For all that Alberta is touting Kinder Morgan’s Trans Mountain pipeline expansion as a job creator, British Columbia’s Dogwood Initiative is out with a series of snapshots of the people whose jobs will be at risk if the project is completed.
“Up and down the West Coast, people make a living and feed their families in sustainable fisheries and tourism industries,” writes campaigner Sophie Harrison. “These jobs could be wiped out in the event of a single oil tanker accident in the Salish Sea. That’s what Premier [John] Horgan is talking about when he promises to defend the B.C. economy from Kinder Morgan’s expansion.”
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Harrison says she was inspired by the British Columbians who signed on to the #KeepCanadaWorking hashtag with stories about the risks they foresee in the Houston-based pipeliner’s plan to increase dilbit tanker traffic on the coast.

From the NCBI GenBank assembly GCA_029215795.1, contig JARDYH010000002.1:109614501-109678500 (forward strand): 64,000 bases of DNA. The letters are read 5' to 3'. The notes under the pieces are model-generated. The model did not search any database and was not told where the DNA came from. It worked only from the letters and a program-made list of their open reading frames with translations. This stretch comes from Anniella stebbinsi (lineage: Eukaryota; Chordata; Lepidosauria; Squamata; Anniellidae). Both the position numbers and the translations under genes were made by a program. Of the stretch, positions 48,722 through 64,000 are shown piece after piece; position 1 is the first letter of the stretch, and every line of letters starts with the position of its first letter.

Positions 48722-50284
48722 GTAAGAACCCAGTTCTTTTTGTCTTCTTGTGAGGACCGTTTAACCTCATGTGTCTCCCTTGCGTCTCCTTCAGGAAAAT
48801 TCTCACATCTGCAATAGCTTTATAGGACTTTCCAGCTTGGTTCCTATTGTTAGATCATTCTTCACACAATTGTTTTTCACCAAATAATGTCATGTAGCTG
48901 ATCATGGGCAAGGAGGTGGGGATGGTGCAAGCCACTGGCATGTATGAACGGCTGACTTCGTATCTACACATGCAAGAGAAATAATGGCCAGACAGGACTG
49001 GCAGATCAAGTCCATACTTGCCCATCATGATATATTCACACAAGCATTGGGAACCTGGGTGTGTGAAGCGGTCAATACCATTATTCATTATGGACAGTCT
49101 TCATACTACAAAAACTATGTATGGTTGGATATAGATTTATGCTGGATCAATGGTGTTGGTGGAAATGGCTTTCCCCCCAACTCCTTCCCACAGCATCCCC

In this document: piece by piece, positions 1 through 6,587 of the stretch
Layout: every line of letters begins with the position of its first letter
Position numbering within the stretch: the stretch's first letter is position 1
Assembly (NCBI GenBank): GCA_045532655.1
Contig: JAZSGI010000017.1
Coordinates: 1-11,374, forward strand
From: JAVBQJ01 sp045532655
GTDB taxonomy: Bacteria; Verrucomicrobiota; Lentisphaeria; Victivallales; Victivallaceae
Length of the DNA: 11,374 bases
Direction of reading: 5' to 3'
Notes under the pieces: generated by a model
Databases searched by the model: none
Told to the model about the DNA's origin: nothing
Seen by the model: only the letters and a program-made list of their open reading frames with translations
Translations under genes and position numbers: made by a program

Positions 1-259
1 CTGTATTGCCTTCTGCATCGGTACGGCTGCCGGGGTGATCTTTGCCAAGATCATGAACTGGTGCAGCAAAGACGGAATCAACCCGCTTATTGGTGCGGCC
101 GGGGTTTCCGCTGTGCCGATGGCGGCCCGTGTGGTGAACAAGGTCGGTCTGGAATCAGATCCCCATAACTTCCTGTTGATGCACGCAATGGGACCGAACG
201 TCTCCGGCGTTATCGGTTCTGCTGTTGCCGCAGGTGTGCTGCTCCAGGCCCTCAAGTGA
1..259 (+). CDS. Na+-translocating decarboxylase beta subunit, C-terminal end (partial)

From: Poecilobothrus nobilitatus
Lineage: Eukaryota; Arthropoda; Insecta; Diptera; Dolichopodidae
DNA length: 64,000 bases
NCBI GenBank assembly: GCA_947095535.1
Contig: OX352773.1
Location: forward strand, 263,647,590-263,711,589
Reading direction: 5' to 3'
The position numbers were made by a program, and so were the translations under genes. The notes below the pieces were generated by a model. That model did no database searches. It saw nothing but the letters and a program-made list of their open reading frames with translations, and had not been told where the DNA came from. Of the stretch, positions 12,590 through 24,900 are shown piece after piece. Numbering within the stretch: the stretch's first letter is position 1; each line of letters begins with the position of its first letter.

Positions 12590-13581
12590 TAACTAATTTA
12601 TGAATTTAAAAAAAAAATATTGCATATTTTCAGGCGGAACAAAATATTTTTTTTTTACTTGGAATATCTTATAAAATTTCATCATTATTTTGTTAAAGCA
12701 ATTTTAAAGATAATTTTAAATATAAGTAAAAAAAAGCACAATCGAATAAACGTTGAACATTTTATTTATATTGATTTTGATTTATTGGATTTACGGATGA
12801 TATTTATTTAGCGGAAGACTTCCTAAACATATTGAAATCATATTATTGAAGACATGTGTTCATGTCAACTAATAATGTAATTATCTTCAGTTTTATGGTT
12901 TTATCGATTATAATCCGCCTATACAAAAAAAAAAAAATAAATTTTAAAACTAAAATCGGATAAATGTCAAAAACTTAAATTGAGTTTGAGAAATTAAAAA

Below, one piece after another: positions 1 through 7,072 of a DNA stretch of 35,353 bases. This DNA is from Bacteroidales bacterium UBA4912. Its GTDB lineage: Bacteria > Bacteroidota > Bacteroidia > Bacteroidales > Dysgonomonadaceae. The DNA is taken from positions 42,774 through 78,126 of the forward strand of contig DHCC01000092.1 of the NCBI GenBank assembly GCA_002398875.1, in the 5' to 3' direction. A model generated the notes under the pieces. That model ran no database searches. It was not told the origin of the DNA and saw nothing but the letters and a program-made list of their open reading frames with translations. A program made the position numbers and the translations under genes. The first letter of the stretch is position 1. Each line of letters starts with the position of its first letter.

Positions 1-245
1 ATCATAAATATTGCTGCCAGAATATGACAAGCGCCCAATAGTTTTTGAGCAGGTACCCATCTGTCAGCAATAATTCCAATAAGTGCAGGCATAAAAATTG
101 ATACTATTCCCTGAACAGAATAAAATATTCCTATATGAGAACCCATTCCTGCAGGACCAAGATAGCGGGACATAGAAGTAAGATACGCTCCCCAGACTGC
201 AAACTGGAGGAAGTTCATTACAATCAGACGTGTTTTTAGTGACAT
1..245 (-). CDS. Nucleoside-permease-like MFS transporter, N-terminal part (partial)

“There are 40 people working for small oyster producers on this dock alone,” wrote Ryan Maliszewski and Jennifer Lee of Fanny Bay, B.C. “More in other places in Baynes Sound. We all depend upon this work to feed our families. Kinder Morgan puts my job at risk.”
“If the proposed pipeline goes ahead, it will directly impact the Southern Resident orcas’ critical feeding area, likely leading to their extinction,” added Mark Williams, a wildlife and whale-watching guide in Victoria. “There are currently only 76 southern resident killer whales left in the world. This is not what they need.”
“In 2015, B.C. brought in approximately C$15.7 billion in consumer spending from tourists,” said Vancouver small business owner Kenton Duncan. “As we rush to make choices that could alter the shape of the economy, let’s not only look at what we could gain, but rather what we could lose.”
There are several more memes on the Dogwood site.